For this month’s blog, three members of the Jungle Door team share their experiences at the Edinburgh Fringe.
Edinburgh Fringe Storytime by Sabrina Kelleher
Edinburgh Fringe Vlog by Rena Bryson
Edinburgh Fringe blog by Hazel Doolan
It’s been a month since Edinburgh and I’m still processing it. When speaking to anyone, my words have been ‘It’s an experience’ and or ‘It’s like the Galway International Arts Festival on steroids.
At times being a producer got in the way of being in the moment, taking in surroundings and at times giving my best performance. Especially day one and two. That being said, it was certainly a learning experience with wonderful memories, great works to be seen and people who were absolute gems.
What stayed with me was the regained confidence as an actor (once the first two days were done), as a person and the gratitude for the people who were with me. Whether it be playing games, flyering covered in ivy or in a wedding dress on the Royal Mile and exploring the breathtaking Edinburgh, I couldn’t have imagined doing all that with anyone else.
Anyone going I’d advise you see as many things as you can, enjoy it, and pop into the cat cafe!
The title kind of says it all, Queer Theatre changed my life. I used writing and creating Queer theatre as a vehicle for self-discovery, learning and reflection. But mostly as yet another excuse for placing myself in the centre of Queer culture as a “great ally”. This is a realisation I now have in hindsight, not something I was consciously doing. But it all began with Jungle Door, a play I began writing when I first moved to Galway, before Eva’s Echo existed.
I was 23, fresh out of college, working a horrible retail job, and couldn’t find accommodation (Yes the Galway Housing crisis has been this bad for this long!). So naturally, I was evaluating everything about my life, about myself and so the characters of Jungle Door were created. Louise, clutched on to the simpler college days while secretly struggling as part of the hidden homeless. While the newly engaged Michelle connects with her ex Louise, as she revaluates what she wants for the future.
With each production, the characters developed and changed. Michelle’s relationship with her own sexuality began to be explored deeper, as she feels unaccepted by both Queer community and heteronormative society. Being too straight for the gays and too gay for the straights. This is where it all got a bit too real.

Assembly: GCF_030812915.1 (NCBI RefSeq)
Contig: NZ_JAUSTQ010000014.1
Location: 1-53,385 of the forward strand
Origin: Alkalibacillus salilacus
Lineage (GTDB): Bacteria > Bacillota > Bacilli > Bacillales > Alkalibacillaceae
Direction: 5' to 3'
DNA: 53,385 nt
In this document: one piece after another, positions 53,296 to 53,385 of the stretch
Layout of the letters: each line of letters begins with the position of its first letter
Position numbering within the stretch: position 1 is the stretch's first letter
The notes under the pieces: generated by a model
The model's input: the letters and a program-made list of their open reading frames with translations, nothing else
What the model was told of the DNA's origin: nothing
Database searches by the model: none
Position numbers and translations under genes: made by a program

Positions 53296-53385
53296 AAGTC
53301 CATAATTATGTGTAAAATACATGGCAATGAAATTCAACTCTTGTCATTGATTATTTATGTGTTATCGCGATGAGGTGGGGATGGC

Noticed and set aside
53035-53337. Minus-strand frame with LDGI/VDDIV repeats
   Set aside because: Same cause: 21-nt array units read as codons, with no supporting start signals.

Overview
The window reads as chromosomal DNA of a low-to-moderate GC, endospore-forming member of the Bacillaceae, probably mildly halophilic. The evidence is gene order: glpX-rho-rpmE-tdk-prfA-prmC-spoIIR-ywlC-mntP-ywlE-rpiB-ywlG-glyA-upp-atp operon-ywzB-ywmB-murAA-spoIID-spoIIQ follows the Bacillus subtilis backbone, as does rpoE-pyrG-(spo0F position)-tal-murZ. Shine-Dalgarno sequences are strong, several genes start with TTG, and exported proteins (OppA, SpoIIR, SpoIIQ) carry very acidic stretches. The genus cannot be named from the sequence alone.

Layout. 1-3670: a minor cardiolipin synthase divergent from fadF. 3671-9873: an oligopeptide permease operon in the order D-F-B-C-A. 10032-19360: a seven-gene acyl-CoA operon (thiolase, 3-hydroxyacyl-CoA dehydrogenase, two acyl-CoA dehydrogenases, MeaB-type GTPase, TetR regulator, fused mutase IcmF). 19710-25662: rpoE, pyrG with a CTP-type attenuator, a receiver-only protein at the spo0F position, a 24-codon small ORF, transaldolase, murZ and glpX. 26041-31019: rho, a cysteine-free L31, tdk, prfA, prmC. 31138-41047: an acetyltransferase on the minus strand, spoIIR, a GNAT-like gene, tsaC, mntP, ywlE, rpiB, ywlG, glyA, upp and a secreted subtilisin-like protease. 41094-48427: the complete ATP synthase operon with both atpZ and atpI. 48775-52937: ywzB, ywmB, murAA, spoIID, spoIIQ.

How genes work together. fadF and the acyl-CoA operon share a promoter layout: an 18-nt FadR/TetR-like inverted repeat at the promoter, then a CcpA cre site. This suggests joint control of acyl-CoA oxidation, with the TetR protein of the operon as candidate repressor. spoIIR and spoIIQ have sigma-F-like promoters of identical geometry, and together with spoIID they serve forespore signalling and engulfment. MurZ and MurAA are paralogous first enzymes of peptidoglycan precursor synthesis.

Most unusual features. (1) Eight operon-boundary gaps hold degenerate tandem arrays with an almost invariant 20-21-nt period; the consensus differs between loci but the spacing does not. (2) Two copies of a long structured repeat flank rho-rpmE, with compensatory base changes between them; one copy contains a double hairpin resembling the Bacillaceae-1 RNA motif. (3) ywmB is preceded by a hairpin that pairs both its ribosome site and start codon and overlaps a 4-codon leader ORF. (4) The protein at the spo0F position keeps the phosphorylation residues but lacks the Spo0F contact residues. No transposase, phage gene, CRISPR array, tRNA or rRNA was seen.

So I’m going to out myself here, literally. But although I play Louise I have always related and connected with the character Michelle. It was really important to me to include a Queer character that is hyper-feminine. As when I was young even though I was attracted to girls I convinced myself I could not be because I was so feminine. At this point in time, I don’t think the concept of bisexuality had reached rural Ireland and my only understanding of lesbians was women who were hyper-masculine. And when the concept of bisexuality did reach us in my teen years it was consistently through a male gaze. If Katy Perry kissed a girl and she liked it, then surely this is just something everyone does? Although in hindsight this culture of girls getting with each other for male approval was horribly damaging, at the time it was an excellent cover story.
But it wasn’t all pop songs and casual bi-erasure, at this time there was a deep shame and fear around being gay. Gay used to be used as slang for something you didn’t like. “Why would you listen to that band? They’re gay.” I had several romantic interactions with girls, but these were away from male eyes. Meaning there was no excuse to hide behind. And the fear of being found out was heart-stopping, especially because as a teen I didn’t have an attraction to boys. Apologies to any long-lost exes who come across this, at least it might explain a lot! Despite all of this I was still deeply in denial.
When I got to college I slowly became slightly more open, many of my friends would make comments. All of which I would laugh off, but feel briefly accepted by. For the first time, I had friends who were out and proud, I admired that a lot more than I’m sure they knew. Eventually, I began coming out without coming out, in safe spaces. I would describe sexuality as a spectrum, and say I didn’t believe in labels. Which was true because labels scared the shit out of me. I was also somewhat still under that Katy Perry ideology that every woman likes kissing girls, so we’re all a little gay? I realise now this is not true, but I was moving on to slightly healthier coping mechanisms. And even kissing women in public settings, without the excuse of a gross male audience. Despite all of this I was still deeply in denial.
What validated this denial was discovering an attraction to men. Something that I’m ashamed to say gave me a huge sense of relief. I’m totally aware of the privilege of being a feminine bi-sexual cis woman. I was more aware than ever at that moment, and that still makes me feel gross. But I feel it’s important to address that while bi-erasure is an issue, the privilege of appearing heteronormative is a thing. These are all of the wonderful issues I attempt to dissect in Jungle Door, rather than as I probably should, with a therapist.
This brings us to adult me, creating Queer Theatre, and still carrying the stance that sexuality is a spectrum and I don’t like labels. My coming out at this time was delayed for a new reason. I had found the love of my life, and he really is the best. I was certain by this point that this is the relationship I’ll be in forever (I was right, we’re getting married next year) and it’s with a straight man, so what’s the point in coming out? I felt as though I’d be taking up a spot, a spot I wasn’t gay enough to deserve.